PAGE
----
Explore why the calendar was crucial to Egypt's success as a nation, and learn how the civilization divided a year into months and seasons based on the activity of the Nile River. Then, find out how Egyptologists use ancient Egyptian calendars to pinpoint dates....

29 min
Names of the Gods
17: Names of the Gods

By understanding hieroglyphic names of gods and goddesses, you can read the stories told on temple walls. Among the pantheon of deities you'll learn to recognize are Isis and Osiris, Atum (the first terrestrial god), and the earth and sky gods Geb and Nut....

31 min
Negation in Ancient Egyptian Sentences
18: Negation in Ancient Egyptian Sentences

How do you say "no" in ancient Egyptian? The answer, it turns out, involves knowing how to use (and draw) your arms. After practicing your skills at negation, you'll follow Professor Brier on a study tour of amulets (for both the dead and living) as "three-dimensional" hieroglyphs....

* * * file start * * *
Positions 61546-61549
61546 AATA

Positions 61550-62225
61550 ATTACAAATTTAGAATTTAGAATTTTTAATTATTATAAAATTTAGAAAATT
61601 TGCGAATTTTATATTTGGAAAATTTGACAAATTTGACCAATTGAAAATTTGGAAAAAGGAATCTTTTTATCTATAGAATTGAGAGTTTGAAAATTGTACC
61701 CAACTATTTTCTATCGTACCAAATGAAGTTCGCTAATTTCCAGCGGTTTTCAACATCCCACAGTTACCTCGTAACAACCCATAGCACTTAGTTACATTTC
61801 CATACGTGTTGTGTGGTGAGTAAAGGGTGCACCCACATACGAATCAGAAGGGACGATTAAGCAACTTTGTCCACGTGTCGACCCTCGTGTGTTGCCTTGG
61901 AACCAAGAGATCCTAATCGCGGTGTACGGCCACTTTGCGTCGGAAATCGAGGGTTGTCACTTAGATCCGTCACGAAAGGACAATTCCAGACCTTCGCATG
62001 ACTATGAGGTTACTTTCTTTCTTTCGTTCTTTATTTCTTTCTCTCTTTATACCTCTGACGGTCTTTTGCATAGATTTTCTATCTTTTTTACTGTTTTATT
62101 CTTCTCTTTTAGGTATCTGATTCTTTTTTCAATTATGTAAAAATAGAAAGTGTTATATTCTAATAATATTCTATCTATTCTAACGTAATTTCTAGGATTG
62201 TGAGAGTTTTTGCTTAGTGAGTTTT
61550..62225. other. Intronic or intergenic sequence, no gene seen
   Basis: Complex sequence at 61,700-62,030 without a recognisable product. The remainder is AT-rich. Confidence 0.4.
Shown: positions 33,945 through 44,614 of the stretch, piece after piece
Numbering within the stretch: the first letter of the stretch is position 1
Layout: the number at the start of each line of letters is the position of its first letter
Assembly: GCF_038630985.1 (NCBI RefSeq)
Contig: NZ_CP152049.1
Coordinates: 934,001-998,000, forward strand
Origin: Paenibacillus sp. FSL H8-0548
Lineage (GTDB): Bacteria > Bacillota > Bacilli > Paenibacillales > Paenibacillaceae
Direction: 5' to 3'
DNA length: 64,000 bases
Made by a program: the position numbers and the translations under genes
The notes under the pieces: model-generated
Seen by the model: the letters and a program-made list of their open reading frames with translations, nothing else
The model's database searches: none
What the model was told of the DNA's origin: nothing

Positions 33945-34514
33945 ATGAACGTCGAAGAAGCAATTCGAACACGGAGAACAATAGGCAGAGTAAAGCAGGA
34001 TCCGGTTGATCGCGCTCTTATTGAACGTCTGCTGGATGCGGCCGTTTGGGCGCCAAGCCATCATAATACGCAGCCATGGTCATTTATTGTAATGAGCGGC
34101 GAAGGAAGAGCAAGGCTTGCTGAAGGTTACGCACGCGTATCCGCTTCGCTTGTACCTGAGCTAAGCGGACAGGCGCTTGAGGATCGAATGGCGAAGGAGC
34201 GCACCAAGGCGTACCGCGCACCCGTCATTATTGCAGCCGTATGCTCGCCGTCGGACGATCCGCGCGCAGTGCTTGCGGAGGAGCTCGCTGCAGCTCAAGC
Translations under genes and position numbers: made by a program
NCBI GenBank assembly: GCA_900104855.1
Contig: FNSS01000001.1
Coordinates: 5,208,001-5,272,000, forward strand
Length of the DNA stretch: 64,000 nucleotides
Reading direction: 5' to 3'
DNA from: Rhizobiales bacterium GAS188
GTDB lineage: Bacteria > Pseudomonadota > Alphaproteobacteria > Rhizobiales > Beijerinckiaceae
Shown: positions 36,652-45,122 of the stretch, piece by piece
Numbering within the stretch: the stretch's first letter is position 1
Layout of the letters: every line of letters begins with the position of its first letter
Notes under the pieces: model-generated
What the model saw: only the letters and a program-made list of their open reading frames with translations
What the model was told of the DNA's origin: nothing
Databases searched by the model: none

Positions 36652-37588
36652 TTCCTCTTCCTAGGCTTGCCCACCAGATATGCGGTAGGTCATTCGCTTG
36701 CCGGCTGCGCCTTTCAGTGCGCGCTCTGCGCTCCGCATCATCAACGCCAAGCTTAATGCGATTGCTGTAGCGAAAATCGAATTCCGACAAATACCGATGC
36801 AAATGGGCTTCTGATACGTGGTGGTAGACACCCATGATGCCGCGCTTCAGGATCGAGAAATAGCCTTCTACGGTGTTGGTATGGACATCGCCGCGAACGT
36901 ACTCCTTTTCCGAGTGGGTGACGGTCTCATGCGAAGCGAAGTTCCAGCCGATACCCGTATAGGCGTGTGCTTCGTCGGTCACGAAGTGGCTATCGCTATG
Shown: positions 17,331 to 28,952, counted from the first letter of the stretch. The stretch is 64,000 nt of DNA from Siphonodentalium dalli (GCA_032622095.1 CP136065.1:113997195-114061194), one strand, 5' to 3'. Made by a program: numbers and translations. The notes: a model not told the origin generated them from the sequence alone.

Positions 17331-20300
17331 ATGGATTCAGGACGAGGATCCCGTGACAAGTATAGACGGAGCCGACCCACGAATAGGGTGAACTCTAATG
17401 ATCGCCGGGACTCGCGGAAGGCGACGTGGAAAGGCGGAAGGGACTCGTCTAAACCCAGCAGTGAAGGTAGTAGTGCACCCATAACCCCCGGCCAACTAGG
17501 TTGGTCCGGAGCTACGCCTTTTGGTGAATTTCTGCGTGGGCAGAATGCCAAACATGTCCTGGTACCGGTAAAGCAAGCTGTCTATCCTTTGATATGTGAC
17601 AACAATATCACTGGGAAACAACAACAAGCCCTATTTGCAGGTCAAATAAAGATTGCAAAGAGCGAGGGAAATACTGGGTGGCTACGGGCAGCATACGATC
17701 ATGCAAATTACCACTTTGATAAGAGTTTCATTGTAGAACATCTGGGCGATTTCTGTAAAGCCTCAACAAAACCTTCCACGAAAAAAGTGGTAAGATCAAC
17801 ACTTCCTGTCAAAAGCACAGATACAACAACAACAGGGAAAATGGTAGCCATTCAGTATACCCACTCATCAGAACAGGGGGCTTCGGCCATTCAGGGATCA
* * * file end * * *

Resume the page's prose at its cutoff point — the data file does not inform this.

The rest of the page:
33 min
Reading Hieroglyphic Jewelry
19: Reading Hieroglyphic Jewelry

With your newfound knowledge of hieroglyphs, decipher what several pieces of exquisite ancient jewelry say - and why they're more than just pretty, decorative baubles. The jewels you examine include a pectoral worn by Queen Meret (used as political propaganda) and one worn by Princess Sat-Hathor (used for protection).

31 min
Palimpsests: When Scribes Make Mistakes
20: Palimpsests: When Scribes Make Mistakes